This lead to Ville Salo and Ilkka Törmä learning about the problem, and they've managed to solve it!
I'm one of the authors (and writing on behalf of Ville Salo as well). In our preprint we give two different algorithms for deciding if a finite-population configuration is GoE:
- check that the bounding box of the live cells plus a thickness-4 padding of dead cells in all directions is an orphan, or
- check that it doesn't have a predecessor that is eventually periodic in all directions (we give bounds for the period and the length of the non-periodic part so this can theoretically be done in finite time).
The first algorithm is more "practical" because a thickness-4 padding is somewhat reasonable, but the second gives a concrete predecessor if one exists.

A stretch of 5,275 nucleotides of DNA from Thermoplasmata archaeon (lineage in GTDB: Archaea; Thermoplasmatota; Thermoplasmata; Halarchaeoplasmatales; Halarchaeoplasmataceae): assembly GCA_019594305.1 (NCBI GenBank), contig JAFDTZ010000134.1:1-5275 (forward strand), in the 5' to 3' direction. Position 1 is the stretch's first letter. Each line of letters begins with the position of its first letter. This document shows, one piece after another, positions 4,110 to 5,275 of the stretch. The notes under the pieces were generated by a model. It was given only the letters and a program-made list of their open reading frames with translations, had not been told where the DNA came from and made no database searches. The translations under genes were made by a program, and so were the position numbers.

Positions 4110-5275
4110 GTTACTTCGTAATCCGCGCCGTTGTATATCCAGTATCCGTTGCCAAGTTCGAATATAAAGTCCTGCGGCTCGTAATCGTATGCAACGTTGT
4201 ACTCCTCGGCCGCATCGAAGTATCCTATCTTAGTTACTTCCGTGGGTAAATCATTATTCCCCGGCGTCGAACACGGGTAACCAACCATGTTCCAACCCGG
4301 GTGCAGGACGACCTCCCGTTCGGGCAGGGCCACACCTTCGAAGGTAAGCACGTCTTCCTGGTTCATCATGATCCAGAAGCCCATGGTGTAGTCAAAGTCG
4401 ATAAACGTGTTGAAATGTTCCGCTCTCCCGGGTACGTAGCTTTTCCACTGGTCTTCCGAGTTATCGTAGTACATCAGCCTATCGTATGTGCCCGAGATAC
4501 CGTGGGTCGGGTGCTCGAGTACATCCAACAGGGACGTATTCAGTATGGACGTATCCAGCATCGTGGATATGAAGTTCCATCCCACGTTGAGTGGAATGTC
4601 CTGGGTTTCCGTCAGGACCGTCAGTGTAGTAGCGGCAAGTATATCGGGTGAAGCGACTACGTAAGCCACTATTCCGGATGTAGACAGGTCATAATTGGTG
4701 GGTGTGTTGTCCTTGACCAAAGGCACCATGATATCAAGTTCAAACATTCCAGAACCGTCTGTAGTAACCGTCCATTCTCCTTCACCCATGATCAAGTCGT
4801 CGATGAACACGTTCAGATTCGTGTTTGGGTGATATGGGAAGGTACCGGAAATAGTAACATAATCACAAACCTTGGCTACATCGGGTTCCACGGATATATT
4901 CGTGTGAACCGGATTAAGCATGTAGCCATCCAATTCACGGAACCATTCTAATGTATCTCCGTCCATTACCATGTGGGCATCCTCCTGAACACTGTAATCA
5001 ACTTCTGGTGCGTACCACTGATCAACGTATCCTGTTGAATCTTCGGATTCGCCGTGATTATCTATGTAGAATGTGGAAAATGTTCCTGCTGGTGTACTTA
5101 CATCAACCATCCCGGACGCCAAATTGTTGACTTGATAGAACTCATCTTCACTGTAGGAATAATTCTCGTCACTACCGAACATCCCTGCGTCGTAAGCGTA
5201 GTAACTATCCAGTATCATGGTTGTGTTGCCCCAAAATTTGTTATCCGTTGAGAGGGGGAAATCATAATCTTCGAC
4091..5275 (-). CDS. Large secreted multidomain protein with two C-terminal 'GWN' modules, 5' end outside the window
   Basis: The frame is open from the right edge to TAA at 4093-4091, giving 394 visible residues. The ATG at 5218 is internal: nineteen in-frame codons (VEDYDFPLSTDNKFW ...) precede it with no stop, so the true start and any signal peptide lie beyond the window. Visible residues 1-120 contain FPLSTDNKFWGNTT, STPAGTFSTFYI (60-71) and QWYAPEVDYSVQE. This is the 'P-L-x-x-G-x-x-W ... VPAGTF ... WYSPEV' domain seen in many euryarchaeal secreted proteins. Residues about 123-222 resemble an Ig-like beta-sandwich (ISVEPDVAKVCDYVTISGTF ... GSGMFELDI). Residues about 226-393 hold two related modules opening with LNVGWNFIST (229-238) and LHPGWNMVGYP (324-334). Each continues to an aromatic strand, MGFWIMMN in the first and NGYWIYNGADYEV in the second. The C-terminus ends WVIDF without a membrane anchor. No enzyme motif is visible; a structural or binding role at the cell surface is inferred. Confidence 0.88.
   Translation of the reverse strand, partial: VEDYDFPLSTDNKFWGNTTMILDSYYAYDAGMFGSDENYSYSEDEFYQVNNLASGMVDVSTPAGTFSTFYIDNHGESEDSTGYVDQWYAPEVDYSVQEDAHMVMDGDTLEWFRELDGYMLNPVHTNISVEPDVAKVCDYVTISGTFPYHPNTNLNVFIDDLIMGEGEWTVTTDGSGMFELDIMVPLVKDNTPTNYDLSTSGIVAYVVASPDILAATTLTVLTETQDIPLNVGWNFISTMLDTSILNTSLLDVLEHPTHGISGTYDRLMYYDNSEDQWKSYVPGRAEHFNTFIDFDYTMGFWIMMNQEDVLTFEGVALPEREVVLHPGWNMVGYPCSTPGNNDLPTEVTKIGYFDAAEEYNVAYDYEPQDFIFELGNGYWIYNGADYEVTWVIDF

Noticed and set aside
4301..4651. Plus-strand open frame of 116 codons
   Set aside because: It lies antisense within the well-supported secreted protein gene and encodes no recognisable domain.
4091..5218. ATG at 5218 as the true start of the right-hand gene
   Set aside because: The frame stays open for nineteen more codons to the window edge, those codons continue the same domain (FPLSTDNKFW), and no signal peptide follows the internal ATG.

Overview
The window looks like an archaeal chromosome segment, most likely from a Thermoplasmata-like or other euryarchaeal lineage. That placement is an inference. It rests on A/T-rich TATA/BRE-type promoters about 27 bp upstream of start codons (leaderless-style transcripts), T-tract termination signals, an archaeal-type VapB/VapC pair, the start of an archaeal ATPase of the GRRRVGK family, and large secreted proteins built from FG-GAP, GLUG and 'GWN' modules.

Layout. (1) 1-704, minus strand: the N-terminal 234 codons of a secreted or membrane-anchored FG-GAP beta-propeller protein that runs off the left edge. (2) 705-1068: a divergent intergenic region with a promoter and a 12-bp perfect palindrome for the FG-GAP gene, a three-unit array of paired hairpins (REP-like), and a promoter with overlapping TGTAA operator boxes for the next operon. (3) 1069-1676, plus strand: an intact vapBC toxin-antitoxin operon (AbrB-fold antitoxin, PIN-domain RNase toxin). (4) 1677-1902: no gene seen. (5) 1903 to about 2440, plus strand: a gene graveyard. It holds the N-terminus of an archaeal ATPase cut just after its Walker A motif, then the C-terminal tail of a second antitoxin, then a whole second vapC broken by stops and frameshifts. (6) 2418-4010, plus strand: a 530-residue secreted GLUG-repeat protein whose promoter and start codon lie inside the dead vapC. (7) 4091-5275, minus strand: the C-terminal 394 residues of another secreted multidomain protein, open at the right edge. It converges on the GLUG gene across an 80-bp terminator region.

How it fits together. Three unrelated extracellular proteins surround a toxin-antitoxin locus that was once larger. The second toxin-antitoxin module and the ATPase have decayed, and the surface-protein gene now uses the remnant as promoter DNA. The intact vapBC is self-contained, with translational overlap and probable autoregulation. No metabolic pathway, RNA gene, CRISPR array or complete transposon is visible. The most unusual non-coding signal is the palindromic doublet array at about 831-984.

As stated, we don't know whether all finite-population non-GoE configurations have finite-population predecessors. However, we have a possible strategy of showing that this is not the case: find a finite-population non-GoE configuration x
that forces the occurrence of a pattern we call P_0
in every predecessor outside the bounding box of live cells of x
(or just on the border, with one row of cells being in the box). Then it would force the predecessors to have an infinite number of live cells. This might be doable with SAT solvers but we are not that well versed in them.
If you have questions about the paper, please ask and I'll try to answer!